Emperor (“My Thoughts On Movies Being ‘Based On A True Story'”)

22 Mar


Synopsis: “As the Japanese surrender at the end of WWII, Gen. Fellers is tasked with deciding if Emperor Hirohito will be hanged as a war criminal. Influencing his ruling is his quest to find Aya, an exchange student he met years earlier in the U.S.” (Rated PG-13; 1 hour, 38 minutes)

There is a certain phrase all of us have seen in countless previews, posters and taglines for movies: “Based on a true story”. How much impact do those words have on your desire to see it? Do they actually affect your final judgment of how the movie made you feel, and how much you enjoyed it?

I have asked the question to dozens of friends over the years, when I have my typical “what movies do you like?” conversation. (You think I don’t know what flicks each of my movie-buddies will be interested in before they are released to theaters? Trust me, I quickly figure it out!) About half of my friends have replied that they love watching this type of film. In fact I have come to realize that along with comedy, drama and horror, being “Based on a true story” has become its own genre as much as the others. I have then followed up the questioning with, “What if the movie was exactly the same, and the ONLY difference was that it was completely fictional?” The answer by those same people more often than not: “In that case it depends if the movie is actually good”. Wait a minute, so a movie based on a true story doesn’t have to be any good to be of interest? Don’t get me wrong, I enjoy most movies – even many of the lousy ones – but I’m supposed to be the exception; I have a movie obsession after all! The rest of the movie-going world is supposed to have more discerning taste, but it appears that many fans of biopics and “true stories” simply want a good old-fashioned history lesson, whether it’s about getting six Americans out of Iran (Argo), the unlikely story of a Jamaican bobsled team (Cool Runnings), or  the American deliberation about whether to arrest Japanese Emperor Hirohito immediately after World War II (Emperor).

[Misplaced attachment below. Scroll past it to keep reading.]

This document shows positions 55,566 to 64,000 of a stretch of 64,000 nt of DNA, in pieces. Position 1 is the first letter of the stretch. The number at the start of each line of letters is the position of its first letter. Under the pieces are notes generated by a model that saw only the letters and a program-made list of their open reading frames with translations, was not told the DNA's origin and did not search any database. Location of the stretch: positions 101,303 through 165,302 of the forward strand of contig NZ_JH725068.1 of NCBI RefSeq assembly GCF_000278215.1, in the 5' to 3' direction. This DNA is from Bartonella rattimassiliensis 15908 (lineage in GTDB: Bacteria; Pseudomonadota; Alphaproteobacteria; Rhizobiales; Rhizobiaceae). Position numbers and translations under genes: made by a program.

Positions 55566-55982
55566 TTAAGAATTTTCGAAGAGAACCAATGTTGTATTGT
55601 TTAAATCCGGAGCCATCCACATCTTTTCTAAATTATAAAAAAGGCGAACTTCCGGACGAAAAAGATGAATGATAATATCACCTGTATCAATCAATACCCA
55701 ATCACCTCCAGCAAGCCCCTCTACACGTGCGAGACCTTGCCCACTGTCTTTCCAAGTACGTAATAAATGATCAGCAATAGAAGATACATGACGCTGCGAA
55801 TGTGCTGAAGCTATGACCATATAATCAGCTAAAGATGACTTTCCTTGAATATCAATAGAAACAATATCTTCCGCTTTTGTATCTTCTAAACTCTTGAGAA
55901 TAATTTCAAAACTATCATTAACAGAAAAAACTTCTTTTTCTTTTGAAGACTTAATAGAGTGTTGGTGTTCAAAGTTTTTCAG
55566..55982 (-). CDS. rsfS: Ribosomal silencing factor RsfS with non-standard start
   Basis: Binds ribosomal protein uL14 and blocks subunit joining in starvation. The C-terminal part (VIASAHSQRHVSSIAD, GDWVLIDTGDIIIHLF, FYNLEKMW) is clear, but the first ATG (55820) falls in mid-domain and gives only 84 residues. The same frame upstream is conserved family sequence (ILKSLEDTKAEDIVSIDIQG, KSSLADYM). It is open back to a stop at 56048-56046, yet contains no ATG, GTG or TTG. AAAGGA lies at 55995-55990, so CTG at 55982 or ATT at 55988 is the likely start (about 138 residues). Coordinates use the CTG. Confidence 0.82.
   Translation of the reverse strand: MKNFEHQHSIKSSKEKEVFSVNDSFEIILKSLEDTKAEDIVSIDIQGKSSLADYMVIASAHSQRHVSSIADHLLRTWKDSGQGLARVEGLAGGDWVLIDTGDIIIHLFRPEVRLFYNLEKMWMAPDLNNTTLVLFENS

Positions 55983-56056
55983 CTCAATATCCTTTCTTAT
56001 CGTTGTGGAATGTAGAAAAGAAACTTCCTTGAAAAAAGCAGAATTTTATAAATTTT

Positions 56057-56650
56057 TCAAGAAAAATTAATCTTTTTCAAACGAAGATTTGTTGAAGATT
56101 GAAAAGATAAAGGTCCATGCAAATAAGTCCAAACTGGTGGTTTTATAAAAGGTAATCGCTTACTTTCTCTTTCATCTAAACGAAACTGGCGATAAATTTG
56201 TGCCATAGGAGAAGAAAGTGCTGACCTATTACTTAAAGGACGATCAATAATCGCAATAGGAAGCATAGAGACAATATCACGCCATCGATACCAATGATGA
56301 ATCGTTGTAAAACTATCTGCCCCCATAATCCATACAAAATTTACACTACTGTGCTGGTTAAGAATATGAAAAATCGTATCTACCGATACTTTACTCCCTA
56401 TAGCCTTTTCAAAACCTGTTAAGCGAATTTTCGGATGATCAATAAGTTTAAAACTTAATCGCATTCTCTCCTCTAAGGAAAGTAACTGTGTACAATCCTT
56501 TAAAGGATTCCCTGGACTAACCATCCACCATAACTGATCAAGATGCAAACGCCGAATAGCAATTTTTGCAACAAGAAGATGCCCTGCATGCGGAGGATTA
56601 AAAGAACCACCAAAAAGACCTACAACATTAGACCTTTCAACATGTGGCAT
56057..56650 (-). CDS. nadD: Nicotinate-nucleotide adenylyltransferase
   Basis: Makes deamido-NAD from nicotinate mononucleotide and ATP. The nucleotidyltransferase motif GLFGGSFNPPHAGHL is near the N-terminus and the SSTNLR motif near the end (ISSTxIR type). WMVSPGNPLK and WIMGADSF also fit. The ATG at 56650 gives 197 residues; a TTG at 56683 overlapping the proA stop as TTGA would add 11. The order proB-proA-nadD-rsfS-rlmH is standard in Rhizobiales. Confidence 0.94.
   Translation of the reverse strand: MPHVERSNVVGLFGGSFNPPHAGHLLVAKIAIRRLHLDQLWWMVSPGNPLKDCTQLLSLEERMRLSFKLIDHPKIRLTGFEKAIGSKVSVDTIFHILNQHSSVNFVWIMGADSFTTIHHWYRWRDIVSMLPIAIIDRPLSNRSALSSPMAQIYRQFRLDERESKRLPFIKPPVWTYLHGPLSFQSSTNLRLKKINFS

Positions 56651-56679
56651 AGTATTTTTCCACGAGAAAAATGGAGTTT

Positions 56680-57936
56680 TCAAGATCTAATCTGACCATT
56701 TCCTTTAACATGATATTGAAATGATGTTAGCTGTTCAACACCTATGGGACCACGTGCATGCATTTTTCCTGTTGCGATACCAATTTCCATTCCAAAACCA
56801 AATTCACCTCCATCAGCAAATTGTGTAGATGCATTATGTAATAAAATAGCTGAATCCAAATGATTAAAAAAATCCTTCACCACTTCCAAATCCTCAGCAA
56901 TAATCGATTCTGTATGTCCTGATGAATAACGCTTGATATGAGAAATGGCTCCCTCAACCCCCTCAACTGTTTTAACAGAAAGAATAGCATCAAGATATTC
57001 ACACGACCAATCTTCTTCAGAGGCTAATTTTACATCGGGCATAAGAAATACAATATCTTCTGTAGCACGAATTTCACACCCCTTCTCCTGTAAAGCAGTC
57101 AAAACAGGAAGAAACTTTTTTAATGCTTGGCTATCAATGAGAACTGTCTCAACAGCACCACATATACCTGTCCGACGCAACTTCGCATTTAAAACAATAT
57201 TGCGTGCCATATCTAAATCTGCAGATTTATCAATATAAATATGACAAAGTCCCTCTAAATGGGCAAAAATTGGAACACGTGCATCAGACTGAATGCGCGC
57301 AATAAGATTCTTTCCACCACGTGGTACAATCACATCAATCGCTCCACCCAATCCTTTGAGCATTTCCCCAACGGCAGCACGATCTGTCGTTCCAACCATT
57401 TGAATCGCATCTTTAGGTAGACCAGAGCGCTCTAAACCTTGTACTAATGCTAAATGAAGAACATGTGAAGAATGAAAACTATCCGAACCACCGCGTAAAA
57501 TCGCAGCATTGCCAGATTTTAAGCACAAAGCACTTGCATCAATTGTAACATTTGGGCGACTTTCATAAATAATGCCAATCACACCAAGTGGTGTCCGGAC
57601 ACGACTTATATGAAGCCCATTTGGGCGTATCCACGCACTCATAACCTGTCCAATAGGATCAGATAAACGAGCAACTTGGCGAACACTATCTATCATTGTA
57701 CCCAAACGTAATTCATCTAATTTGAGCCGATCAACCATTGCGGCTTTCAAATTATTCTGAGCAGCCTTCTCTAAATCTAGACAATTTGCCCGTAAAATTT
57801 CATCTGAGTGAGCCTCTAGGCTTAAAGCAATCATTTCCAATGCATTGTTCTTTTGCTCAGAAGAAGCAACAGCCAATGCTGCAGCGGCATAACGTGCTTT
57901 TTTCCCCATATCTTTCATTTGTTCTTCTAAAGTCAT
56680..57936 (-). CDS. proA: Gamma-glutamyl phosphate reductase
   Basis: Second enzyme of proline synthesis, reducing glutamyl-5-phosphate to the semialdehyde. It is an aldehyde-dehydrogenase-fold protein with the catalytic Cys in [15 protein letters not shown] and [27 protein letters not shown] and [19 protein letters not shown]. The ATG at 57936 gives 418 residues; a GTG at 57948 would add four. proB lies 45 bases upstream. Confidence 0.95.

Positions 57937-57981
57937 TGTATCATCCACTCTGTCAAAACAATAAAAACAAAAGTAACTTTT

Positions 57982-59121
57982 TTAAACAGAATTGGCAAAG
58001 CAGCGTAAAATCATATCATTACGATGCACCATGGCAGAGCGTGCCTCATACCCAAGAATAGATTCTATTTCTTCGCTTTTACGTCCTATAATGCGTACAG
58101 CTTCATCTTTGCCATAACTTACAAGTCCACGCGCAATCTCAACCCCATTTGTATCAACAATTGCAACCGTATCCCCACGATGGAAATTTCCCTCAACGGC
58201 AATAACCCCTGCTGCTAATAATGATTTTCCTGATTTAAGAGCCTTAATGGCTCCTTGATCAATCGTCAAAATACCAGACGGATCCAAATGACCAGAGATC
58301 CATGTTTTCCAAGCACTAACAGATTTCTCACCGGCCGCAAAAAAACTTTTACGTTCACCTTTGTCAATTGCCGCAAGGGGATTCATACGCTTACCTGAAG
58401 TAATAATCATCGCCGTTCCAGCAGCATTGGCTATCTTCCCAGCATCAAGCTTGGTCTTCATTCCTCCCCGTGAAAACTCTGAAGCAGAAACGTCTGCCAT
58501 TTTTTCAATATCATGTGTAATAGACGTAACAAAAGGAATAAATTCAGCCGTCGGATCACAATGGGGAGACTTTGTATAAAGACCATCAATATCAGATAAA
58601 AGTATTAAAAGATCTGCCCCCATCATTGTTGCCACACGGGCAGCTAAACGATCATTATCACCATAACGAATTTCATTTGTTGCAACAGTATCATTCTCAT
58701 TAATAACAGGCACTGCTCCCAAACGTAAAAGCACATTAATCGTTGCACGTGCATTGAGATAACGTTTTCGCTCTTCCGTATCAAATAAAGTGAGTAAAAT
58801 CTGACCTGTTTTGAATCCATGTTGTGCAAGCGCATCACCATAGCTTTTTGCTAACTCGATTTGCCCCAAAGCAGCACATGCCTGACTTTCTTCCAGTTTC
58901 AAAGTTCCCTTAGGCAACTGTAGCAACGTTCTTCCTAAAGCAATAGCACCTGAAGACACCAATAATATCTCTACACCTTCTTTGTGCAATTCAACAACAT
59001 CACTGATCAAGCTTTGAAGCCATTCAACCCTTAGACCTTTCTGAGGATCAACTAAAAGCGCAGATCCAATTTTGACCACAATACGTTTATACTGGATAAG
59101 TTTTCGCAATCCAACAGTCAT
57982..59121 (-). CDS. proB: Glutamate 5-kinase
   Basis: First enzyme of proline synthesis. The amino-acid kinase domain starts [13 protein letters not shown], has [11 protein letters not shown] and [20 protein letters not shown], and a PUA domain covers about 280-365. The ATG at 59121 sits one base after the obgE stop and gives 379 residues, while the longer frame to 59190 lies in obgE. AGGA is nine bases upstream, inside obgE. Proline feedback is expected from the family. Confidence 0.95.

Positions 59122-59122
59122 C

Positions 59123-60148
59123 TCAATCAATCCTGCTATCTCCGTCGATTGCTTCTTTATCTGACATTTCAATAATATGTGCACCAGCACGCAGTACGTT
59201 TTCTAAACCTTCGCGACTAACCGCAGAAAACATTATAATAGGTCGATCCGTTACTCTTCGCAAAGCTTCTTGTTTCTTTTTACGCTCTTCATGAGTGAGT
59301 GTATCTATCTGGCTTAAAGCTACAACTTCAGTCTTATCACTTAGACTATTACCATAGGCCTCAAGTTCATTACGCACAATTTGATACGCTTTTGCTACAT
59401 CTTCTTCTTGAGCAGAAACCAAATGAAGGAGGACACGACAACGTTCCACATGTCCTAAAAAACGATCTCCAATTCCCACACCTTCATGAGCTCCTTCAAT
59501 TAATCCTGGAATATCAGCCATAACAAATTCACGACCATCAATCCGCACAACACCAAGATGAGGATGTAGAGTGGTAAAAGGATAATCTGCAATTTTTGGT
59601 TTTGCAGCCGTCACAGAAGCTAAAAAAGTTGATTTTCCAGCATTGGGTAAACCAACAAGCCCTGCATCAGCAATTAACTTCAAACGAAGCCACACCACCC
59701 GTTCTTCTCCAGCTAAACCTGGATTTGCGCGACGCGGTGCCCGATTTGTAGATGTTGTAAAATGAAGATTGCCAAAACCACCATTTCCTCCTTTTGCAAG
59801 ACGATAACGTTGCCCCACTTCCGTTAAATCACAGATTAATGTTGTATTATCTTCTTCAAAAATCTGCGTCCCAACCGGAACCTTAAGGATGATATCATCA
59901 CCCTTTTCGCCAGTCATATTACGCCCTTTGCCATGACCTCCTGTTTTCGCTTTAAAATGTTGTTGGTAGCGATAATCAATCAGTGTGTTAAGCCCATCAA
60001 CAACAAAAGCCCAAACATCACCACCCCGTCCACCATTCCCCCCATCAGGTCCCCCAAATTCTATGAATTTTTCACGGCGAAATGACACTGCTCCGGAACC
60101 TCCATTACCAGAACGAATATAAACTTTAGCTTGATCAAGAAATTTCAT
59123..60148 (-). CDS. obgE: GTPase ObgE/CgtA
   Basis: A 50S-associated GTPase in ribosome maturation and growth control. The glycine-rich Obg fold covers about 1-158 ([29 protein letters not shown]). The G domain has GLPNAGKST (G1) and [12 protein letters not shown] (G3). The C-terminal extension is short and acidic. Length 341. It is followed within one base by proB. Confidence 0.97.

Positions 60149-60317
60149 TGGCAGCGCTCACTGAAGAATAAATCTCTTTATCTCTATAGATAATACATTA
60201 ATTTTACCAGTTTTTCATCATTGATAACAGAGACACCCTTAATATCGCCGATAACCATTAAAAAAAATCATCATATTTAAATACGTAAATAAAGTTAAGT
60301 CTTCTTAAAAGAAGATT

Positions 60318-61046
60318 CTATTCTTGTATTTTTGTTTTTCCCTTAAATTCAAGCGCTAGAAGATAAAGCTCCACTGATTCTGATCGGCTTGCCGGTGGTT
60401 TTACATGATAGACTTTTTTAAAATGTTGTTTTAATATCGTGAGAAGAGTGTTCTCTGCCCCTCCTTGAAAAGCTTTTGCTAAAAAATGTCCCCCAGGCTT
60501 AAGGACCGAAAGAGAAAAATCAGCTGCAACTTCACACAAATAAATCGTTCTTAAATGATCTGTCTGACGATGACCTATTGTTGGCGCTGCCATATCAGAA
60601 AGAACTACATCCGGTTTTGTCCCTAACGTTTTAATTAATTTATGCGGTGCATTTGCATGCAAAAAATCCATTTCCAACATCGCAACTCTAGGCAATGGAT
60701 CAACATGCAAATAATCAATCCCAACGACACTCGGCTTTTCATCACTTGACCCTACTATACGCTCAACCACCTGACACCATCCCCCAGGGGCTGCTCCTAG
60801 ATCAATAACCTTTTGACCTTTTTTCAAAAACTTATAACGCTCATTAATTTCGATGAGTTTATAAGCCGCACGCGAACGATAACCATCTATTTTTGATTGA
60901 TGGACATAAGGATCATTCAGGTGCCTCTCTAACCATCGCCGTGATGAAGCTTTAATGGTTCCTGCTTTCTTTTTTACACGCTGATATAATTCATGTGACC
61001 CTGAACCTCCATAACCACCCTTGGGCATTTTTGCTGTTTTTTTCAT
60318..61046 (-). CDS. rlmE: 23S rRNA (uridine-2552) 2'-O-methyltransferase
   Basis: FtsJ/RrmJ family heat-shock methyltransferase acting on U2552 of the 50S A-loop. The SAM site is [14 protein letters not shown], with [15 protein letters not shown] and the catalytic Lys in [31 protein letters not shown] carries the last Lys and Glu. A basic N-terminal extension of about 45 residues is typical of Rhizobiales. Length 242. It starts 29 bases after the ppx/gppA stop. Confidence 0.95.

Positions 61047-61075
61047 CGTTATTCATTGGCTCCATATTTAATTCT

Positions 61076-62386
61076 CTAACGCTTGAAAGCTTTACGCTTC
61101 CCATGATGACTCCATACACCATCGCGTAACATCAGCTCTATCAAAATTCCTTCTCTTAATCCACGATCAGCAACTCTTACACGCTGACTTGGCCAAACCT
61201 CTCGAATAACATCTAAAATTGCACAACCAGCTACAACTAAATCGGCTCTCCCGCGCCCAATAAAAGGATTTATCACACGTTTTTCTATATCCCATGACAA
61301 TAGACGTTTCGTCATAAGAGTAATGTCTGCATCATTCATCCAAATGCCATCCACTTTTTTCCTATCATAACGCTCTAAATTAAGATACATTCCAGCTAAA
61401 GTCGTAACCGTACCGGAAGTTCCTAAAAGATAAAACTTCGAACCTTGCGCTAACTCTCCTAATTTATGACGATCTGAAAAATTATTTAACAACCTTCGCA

If I had to admit where I fall in this debate, I’d say that I’m somewhere in the middle. If the historical topic simply isn’t of interest to me, then I will not be swayed in the slightest by the fact that it happens to be a true story. I will enjoy or be bored by the movie solely based on the quality or entertainment-value of the movie itself, no differently than if it was a work of fiction. An example of this would be Bobby Jones: Stroke of Genius, a true story about a golfer which doesn’t perk my historical interest, and the movie actually bored me when watching it. On the flip-side the film Miracle is about hockey, which interests me about as much as golf, but it is such an inspiring and exciting one that although it was wonderful knowing it was true, that is certainly not WHY I enjoyed it. At the same time, if I have a preexisting interest in the subject matter, then I will absolutely love the movie if it’s done well (i.e. Argo, Zero Dark Thirty), and I will cut it a lot more slack than I otherwise would if it is only mediocre, as with Emperor.

This is a subject I felt completely ignorant about when entering the movie: post-war Japan, and America’s role in deciding who was going to be charged with war crimes and who could be left in power. Japan had recently surrendered, and much of the USA was looking for “justice” from anyone responsible for the devastation wrought by the Japanese (in particular Pearl Harbor). As such, Matthew Fox’s character of General Fellers is tasked by Tommy Lee Jones’s General MacArthur to determine whether Japan’s highly revered Emperor Hirohito should be arrested and tried for war crimes. From the moment the movie began I was absolutely riveted because I felt completely clueless about this important part of our history, and everything else was seen through those biased eyes as a result. (I watched it with my friend Pamela, and it turned out she was on the exact same page about the movie, for entirely the same reason.)

I will therefore attempt to break down the technical merits or negatives of the movie, with as little bias as possible:

Acting – Tommy Lee Jones is always dependable, solid, and rarely out of his comfort zone as a serious, authority figure. He is just as good and unsurprising as ever as the iconic General MacArthur. Matthew Fox is certainly the focal point of the film, and does a solid, earnest, but somewhat safe and boring job investigating the potential crimes of the Emperor. I kept thinking about how much more dynamic Tom Cruise was in a similar role interviewing and investigating people in A Few Good Men. The most interesting roles of the movie come from some of the supporting Japanese characters who are being investigated. They are portrayed with a delicate balance of severe nobility, where you could sympathize with their inner sense of pride and honor that played such a huge part in their psyche during the war, but also doesn’t let them off the hook for their own brutal atrocities. Honestly the Japanese characters are probably portrayed with more depth and range than most of the one-dimensional Americans in the movie.